The people have voted--and placed Republicans in control of both the Senate and the House for the first time in eight years. But despite all the campaign-trail bluster about repealing Obamacare, Republicans in Congress know they don't have the votes to stand up to a Presidential veto and kill the health care law outright. That doesn't mean they won't try anyway--just for show--before moving on to the more achievable goal of knocking down unpopular provisions of the law in a piecemeal fashion.
This could be good for business, particularly if Congress takes on the employer mandate provision of the law. The House Republicans don't hold enough votes to block a Democratic filibuster and force a vote on an outright repeal. But new Senate majority leader Mitch McConnell has said he would use the so-called budget reconciliation process, which requires only 51 votes, to push through measures that chip away at things like the medical device tax and the employer mandate.
Although the president would surely veto any repeal of the Affordable Care Act's individual or employer mandate, he might sign off on changes to the law's definition of full-time workers, for example, especially if congressional Democrats get behind a bill like the Save American Workers Act (H.R. 2575), which passed the House by a 248-179 vote last year. This Act would amend the IRS code to change the definition of full-time workers (who must be offered health coverage) to mean employees who work 40 hours a week or more; the ACA currently defines full-time work as 30-plus hours per week.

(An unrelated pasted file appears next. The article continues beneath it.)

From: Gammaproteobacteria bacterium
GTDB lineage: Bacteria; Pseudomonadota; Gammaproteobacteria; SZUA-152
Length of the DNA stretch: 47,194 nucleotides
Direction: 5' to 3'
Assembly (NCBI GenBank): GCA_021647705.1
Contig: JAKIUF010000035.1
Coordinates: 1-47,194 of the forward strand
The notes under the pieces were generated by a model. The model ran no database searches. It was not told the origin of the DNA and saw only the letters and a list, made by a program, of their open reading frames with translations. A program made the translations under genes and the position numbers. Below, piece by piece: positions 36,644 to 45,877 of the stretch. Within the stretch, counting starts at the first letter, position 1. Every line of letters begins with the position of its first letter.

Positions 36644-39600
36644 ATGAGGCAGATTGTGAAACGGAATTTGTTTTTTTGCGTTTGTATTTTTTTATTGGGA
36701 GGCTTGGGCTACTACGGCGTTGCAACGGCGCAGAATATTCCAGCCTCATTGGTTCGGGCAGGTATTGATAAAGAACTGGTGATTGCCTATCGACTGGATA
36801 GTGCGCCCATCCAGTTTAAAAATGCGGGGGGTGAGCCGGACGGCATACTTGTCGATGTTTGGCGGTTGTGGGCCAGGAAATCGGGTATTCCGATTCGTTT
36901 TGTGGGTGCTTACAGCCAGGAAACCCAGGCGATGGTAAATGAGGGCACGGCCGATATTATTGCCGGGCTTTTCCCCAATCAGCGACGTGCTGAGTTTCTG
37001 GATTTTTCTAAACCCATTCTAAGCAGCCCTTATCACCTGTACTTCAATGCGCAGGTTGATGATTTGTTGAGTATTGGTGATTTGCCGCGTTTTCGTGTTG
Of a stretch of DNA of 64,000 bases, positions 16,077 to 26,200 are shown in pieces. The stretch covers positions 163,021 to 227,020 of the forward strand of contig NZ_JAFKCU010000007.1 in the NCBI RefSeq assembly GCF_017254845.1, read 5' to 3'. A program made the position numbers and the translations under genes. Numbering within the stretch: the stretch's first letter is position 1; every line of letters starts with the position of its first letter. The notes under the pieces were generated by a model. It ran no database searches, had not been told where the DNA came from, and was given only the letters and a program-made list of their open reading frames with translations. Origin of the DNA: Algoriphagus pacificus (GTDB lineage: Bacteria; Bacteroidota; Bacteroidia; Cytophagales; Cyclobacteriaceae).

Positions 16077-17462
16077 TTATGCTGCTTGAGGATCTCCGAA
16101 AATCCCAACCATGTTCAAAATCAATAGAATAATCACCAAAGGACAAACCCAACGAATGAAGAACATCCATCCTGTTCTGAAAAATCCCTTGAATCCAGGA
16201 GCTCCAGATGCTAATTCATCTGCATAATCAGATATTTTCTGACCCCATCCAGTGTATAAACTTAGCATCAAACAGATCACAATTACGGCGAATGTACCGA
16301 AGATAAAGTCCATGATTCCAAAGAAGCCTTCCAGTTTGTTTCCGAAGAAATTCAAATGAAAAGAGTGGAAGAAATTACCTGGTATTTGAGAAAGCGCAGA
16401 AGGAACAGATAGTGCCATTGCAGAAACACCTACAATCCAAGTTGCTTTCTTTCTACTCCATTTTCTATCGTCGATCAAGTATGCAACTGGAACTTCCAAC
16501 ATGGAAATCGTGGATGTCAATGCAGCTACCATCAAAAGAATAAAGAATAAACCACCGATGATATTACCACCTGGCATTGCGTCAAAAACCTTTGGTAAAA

A number of large employers, and the U.S. Chamber of Commerce, have argued that the 30-hour rule encourages them to cut employee hours and restricts business growth. An analysis by the conservative American Action Forum found that changing the definition to 40 hours would protect 11.8 million workers who work more than 30 hours a week from having their hours cut. The nonpartisan Congressional Budget Office, however, warns that the bill would reduce the number of Americans who receive employer-based health insurance by one million, shift coverage costs to taxpayers rather than employers, and increase federal budget deficits by nearly $74 million over the next 10 years.
"Changing the hour threshold for part-time workers is probably the most likely target" for newly empowered Republicans looking to hack away the ACA, says Larry Levitt, a health policy analyst at the Kaiser Family Foundation. And chances are that Republicans won't waste much time in taking a shot at it come January.